Summary: It was a stewardship Sunday out our church and the lectionary text falls on Mark 10:17-31.
17 As he was setting out on a journey, a man ran up and knelt before him, and asked him, “Good Teacher, what must I do to inherit eternal life?” 18 Jesus said to him, “Why do you call me good? No one is good but God alone. 19 You know the commandments: ‘You shall not murder; You shall not commit adultery; You shall not steal; You shall not bear false witness; You shall not defraud; Honor your father and mother.’ ” 20 He said to him, “Teacher, I have kept all these since my youth.” 21 Jesus, looking at him, loved him and said, “You lack one thing; go, sell what you own, and give the money to the poor, and you will have treasure in heaven; then come, follow me.”
22 When he heard this, he was shocked and went away grieving, for he had many possessions.
23 Then Jesus looked around and said to his disciples, “How hard it will be for those who have wealth to enter the kingdom of God!” 24 And the disciples were perplexed at these words. But Jesus said to them again, “Children, how hard it is to enter the kingdom of God! 25 It is easier for a camel to go through the eye of a needle than for someone who is rich to enter the kingdom of God.” 26 They were greatly astounded and said to one another, “Then who can be saved?” 27 Jesus looked at them and said, “For mortals it is impossible, but not for God; for God all things are possible.”
28 Peter began to say to him, “Look, we have left everything and followed you.” 29 Jesus said, “Truly I tell you, there is no one who has left house or brothers or sisters or mother or father or children or fields, for my sake and for the sake of the good news, 30 who will not receive a hundredfold now in this age—houses, brothers and sisters, mothers and children, and fields, with persecutions—and in the age to come eternal life. 31 But many who are first will be last, and the last will be first.”
When I was in San Francisco, I lived in the Richmond District for some years. There were many yuppies living around that that area and I have heard quite a few yuppies stories, and this is one of them.
A yuppie opened the door of his BMW, when suddenly a car came along and hit the door, ripping it off completely. When the police arrived at the scene, the yuppie was complaining bitterly about the damage to his precious BMW.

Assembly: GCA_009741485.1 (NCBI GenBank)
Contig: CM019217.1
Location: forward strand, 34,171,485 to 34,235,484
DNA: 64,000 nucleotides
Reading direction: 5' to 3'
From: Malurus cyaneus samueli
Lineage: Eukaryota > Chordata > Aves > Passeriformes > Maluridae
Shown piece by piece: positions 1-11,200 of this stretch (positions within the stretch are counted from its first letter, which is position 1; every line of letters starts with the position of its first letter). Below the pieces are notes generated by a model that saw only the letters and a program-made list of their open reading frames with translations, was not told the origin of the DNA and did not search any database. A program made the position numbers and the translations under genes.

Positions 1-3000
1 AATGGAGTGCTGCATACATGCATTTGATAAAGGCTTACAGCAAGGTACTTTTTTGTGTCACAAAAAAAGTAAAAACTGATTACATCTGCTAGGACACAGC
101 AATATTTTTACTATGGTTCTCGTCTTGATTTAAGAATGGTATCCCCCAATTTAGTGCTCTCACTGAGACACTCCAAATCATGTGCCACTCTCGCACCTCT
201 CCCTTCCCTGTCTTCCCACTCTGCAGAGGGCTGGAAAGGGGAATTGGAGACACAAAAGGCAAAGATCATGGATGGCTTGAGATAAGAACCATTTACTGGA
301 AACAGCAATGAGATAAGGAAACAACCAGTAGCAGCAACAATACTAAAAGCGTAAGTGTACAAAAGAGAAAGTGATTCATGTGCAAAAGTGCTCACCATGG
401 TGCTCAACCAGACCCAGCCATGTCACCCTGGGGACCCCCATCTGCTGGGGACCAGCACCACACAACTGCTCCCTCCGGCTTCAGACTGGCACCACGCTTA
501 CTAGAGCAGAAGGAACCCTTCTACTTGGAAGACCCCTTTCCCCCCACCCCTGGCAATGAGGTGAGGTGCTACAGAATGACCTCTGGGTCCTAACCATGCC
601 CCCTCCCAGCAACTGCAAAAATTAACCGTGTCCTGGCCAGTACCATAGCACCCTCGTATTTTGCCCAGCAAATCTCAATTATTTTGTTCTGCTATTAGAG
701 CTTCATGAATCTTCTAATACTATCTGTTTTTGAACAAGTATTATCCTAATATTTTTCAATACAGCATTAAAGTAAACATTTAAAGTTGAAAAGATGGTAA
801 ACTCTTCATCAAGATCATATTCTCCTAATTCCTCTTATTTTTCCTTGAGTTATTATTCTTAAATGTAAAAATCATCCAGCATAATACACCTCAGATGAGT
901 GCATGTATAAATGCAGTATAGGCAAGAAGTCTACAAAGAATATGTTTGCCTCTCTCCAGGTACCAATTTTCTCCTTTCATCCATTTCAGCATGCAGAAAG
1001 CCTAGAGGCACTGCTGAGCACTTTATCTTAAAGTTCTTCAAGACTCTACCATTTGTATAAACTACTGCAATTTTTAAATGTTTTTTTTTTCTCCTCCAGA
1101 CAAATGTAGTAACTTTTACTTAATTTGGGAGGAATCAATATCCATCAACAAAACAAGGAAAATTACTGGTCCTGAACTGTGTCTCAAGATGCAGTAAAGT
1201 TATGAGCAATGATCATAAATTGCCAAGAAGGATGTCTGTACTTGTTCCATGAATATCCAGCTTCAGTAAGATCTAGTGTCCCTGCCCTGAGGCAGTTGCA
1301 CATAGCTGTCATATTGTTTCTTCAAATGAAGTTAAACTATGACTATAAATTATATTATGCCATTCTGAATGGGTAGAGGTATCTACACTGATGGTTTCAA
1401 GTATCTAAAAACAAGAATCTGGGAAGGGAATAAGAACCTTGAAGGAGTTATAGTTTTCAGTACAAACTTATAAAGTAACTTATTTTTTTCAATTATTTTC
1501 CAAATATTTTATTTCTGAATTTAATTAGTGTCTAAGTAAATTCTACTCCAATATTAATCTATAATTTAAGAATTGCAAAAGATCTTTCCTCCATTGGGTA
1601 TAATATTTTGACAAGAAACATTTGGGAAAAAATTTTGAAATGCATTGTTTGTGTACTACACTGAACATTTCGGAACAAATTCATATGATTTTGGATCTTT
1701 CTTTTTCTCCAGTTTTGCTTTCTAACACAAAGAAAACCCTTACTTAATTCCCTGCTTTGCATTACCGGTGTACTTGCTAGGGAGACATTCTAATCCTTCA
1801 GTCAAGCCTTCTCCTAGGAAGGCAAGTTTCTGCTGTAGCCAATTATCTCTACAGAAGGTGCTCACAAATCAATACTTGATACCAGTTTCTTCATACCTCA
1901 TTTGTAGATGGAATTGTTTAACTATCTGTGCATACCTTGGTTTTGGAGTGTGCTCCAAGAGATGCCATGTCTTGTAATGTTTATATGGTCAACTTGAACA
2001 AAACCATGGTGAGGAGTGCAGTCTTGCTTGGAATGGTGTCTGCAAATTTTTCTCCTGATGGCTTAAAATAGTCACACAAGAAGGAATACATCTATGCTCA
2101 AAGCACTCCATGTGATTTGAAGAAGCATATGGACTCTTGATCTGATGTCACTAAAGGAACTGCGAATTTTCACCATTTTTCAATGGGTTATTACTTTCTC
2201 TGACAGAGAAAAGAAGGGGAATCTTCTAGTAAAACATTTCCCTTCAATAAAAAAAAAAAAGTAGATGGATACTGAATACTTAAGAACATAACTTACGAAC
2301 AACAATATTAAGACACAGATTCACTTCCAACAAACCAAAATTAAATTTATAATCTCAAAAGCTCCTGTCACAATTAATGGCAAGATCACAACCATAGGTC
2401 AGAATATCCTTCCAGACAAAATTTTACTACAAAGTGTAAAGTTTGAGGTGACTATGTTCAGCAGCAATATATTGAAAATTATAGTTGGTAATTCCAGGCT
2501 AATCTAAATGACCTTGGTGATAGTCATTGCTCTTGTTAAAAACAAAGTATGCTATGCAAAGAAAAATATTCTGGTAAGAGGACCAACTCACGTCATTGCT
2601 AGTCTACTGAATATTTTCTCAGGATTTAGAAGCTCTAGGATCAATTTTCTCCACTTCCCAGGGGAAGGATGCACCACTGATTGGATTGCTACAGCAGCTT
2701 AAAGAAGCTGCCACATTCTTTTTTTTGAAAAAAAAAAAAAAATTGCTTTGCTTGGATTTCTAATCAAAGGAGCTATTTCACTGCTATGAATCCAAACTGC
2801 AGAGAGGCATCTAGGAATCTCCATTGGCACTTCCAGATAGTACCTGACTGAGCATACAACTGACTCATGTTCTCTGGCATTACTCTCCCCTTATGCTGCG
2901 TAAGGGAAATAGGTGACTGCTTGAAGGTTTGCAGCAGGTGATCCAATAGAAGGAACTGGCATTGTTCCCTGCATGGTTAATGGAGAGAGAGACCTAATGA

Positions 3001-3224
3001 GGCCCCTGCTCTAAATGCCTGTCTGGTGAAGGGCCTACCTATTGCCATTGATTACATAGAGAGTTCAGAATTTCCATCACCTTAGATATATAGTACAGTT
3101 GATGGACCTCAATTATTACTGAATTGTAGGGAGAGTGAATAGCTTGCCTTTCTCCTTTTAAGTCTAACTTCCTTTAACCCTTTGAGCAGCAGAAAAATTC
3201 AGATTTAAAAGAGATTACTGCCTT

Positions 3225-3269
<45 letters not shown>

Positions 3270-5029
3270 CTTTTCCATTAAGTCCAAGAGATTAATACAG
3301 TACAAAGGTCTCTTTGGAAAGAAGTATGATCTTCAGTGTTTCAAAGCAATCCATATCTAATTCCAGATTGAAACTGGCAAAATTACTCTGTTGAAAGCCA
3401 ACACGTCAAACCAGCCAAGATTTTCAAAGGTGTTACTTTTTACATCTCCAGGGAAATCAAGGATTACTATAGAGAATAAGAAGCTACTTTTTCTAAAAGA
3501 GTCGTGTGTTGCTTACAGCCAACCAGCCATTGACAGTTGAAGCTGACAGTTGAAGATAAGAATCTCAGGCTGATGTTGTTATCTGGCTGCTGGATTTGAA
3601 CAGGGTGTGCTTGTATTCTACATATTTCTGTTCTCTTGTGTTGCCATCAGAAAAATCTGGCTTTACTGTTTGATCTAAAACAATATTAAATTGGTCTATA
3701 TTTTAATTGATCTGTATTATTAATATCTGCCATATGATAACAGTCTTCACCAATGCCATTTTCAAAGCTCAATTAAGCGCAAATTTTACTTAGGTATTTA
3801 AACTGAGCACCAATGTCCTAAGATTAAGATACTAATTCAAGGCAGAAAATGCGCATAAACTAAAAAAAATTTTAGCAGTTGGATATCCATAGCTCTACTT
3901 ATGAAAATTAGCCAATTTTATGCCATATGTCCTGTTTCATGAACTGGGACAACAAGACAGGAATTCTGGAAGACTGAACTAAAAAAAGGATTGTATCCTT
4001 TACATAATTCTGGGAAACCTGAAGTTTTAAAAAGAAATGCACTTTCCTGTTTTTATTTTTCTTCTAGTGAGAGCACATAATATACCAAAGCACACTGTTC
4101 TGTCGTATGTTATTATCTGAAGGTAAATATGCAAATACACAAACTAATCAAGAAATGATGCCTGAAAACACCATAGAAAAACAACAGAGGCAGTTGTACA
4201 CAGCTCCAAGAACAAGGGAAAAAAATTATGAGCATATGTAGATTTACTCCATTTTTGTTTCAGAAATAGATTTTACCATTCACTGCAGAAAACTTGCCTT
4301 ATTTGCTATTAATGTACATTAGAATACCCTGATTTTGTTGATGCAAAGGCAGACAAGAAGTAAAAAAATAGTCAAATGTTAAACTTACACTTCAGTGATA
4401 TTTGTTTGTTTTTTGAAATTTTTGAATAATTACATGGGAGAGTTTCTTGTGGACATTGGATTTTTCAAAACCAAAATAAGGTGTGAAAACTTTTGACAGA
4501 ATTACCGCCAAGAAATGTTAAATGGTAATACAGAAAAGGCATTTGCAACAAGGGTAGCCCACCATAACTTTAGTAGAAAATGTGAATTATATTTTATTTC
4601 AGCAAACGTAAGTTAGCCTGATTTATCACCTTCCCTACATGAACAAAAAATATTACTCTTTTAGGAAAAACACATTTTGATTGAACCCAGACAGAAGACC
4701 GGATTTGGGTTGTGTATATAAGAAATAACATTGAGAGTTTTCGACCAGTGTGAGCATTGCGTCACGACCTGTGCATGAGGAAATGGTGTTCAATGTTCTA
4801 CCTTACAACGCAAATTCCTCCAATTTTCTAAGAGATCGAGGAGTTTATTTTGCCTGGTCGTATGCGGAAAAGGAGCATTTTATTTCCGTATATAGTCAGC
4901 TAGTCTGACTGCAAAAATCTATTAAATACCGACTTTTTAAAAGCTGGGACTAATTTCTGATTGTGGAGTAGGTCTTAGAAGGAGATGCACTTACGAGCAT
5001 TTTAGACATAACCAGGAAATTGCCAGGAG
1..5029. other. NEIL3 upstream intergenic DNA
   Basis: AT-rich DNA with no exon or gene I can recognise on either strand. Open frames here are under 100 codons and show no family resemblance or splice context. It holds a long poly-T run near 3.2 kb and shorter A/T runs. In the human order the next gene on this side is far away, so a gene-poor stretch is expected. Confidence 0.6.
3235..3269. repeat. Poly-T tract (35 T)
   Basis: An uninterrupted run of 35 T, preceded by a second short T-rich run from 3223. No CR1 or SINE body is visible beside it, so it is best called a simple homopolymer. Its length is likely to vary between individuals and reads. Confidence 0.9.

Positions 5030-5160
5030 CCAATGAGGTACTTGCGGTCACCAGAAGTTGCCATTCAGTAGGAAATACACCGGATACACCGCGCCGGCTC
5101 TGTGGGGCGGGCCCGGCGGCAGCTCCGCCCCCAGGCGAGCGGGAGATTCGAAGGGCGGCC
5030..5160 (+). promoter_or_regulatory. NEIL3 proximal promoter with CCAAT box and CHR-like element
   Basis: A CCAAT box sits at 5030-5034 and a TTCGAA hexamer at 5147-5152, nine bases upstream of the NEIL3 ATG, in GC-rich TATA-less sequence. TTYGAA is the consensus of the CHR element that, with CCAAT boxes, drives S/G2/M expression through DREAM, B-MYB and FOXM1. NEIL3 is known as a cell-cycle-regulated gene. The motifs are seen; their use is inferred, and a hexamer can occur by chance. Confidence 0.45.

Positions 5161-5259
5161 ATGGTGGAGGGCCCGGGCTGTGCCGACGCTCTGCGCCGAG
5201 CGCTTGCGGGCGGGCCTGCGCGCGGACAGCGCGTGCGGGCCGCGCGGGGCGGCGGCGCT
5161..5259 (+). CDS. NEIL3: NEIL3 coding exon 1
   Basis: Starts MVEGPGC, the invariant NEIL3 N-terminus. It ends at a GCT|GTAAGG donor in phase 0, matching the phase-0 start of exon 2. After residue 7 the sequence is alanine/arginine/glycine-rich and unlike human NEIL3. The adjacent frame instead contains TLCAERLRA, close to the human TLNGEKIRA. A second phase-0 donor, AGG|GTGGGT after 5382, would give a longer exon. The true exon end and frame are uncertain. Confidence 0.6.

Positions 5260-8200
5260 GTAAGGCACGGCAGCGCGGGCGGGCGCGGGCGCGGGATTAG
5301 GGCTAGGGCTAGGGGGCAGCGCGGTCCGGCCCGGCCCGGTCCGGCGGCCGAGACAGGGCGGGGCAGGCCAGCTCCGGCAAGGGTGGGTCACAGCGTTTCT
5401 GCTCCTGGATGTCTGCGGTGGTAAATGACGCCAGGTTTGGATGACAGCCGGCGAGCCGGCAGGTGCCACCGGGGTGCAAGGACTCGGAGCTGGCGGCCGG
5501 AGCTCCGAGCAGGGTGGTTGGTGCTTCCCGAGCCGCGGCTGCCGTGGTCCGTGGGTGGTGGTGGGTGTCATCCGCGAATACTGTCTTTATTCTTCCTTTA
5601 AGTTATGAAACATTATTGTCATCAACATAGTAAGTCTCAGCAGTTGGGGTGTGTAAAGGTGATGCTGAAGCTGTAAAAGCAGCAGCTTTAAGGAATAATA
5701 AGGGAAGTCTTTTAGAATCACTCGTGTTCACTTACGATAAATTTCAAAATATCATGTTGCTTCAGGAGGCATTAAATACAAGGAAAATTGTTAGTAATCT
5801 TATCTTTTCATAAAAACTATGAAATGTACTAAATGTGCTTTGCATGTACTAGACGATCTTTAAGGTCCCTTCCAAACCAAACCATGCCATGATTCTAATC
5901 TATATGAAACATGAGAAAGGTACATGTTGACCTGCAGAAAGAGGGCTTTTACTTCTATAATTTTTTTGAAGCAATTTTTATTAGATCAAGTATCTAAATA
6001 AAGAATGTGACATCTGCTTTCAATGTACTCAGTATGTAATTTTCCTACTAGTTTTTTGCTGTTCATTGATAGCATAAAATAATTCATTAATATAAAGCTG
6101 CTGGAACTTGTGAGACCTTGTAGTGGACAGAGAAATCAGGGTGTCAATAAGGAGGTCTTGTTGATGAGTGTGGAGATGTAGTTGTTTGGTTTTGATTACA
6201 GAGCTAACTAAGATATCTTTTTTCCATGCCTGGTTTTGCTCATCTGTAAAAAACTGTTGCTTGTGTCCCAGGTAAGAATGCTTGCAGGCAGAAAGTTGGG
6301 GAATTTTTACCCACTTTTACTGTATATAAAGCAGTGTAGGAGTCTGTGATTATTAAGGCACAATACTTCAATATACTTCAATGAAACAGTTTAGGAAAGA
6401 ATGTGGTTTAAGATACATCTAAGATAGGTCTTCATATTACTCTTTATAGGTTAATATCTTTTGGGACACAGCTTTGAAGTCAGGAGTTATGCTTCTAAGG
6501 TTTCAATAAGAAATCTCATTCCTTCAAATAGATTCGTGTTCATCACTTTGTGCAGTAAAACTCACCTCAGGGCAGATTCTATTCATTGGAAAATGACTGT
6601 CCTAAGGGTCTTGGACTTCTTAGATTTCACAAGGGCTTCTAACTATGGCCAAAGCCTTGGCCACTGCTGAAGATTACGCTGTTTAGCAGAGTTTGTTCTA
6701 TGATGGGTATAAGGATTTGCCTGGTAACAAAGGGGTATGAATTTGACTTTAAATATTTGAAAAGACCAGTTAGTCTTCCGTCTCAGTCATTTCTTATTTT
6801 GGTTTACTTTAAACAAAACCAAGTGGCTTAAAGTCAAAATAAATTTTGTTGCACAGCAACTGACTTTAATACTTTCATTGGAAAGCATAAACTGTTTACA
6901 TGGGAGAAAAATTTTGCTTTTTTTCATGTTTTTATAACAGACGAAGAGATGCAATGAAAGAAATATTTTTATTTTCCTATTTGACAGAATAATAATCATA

"Officer, look what they’ve done to my Beeeemer!!!" he whined.
"You yuppies are so materialistic, you make me sick!!!" retorted the officer, "You’re so worried about your stupid BMW, that you didn’t even notice that your left arm was ripped off!!!"
Oh my gaaad...", replied the yuppie, finally noticing the bloody left shoulder where his arm once was,
"Oh, where is my ... where is my Rolex!!!!!"
In today’s scripture lesson, it talks about a yuppie that approaches Jesus. This yuppie doesn’t look materialistic at all. In fact, he sounds very spiritual. The scripture says that he "ran up and knelt before" Jesus. The fact that he ran to Jesus shows his enthusiasm, and that he knelt down in front of Jesus shows his humility. At least outwardly he appears to be a passionate person. And he asked Jesus, “Good Teacher, what must I do to inherit eternal life?”
Jesus said to him, “Why do you call me good? No one is good but God alone." It seems that this young man is centered around himself. His interest is all about himself and about what he wants—eternal life. In seems to have it all, except eternal life. He is full of self-confidence that he believes he can do anything and achieve anything. He is a yuppie. According to Matthew and Luke’s version of the story, he is young, he is rich, he seems to be single, and he is of the ruling class. His attitude is, "Good Teacher, just tell me what to do and I can accomplish it."
But, Jesus tries to turn this self-focused young man around. He said, "Why do you call me good? No one is good but God alone." According to Judaism, the religion of those days, everyone is a sinner, and only God is good. Jesus doesn’t think this young man is calling Jesus good because he recognized him as God. But, this young man is calling Jesus good because he was a kind of humanist that believes human beings can be good. He definitely believed himself to be good.
So Jesus tries to turn is misconception of humanity by telling him that no one is good. And he reminds him, "You know the commandments: ‘You shall not murder; You shall not commit adultery; You shall not steal; You shall not bear false witness; You shall not defraud; Honor your father and mother.’ ” Jesus mentioned the Ten Commandments, or the Law, because the Law serves as a mirror for us to recognize our sins. In other words Jesus picks up the traditional mirror and tells him to look at himself.